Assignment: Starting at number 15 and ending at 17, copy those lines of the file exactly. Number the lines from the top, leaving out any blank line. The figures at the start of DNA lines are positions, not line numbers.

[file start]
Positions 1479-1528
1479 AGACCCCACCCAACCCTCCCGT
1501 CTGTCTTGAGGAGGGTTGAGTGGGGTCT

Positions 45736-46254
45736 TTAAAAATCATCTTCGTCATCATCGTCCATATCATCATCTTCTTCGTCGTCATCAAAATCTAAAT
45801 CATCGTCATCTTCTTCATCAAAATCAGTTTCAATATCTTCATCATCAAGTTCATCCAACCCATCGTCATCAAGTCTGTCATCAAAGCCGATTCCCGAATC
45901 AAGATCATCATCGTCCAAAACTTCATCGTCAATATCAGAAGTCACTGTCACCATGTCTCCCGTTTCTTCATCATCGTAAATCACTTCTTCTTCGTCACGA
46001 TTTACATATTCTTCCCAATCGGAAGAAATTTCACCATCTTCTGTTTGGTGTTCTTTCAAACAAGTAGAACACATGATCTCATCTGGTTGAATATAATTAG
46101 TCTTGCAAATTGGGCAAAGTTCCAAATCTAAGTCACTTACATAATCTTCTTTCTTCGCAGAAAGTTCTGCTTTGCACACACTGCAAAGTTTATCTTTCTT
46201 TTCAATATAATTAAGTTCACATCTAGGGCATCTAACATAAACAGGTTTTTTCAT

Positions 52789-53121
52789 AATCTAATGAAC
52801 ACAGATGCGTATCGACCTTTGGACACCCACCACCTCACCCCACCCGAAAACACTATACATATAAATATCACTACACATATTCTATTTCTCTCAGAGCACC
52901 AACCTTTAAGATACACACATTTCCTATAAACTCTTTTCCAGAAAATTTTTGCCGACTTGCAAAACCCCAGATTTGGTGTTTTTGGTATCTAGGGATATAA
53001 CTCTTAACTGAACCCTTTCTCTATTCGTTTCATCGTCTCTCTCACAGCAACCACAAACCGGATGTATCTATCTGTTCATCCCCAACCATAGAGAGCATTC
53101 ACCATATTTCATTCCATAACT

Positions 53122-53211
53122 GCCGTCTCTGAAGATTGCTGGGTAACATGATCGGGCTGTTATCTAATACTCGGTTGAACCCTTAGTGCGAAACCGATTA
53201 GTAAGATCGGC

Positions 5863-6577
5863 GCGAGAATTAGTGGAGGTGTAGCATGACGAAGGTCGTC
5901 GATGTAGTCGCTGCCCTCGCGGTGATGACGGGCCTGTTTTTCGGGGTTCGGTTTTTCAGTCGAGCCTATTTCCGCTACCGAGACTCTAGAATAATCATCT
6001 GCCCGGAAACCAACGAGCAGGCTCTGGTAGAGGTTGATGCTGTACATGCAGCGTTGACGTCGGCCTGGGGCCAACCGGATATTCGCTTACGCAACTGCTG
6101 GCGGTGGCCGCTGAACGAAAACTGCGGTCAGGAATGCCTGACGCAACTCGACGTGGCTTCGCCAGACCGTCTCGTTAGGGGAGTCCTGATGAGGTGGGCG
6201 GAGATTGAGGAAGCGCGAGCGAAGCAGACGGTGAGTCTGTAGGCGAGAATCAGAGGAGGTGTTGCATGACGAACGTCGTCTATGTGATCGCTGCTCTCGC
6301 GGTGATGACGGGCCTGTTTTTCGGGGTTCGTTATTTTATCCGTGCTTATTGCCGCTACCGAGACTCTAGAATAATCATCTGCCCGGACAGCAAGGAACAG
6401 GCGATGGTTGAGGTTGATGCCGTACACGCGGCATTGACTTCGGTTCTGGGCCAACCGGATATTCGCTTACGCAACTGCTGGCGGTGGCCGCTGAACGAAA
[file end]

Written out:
53001 CTCTTAACTGAACCCTTTCTCTATTCGTTTCATCGTCTCTCTCACAGCAACCACAAACCGGATGTATCTATCTGTTCATCCCCAACCATAGAGAGCATTC
53101 ACCATATTTCATTCCATAACT

Positions 53122-53211